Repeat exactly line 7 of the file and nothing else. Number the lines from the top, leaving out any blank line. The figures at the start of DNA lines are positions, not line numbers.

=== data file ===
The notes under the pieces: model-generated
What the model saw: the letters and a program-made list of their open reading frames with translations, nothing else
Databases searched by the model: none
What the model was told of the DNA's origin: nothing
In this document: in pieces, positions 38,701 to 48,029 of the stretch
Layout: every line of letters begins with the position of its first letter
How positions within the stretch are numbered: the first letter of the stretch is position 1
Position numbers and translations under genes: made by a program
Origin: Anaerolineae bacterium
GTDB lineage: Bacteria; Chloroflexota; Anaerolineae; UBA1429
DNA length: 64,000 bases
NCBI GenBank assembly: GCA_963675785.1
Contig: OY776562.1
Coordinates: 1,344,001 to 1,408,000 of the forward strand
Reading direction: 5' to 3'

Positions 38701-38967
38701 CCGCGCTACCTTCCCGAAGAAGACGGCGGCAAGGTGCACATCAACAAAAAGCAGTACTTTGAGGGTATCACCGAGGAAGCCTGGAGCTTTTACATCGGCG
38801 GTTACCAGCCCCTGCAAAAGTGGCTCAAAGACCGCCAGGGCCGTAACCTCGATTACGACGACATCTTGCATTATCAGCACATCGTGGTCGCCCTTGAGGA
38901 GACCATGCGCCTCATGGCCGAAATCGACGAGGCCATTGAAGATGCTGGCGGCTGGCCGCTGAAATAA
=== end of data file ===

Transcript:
How positions within the stretch are numbered: the first letter of the stretch is position 1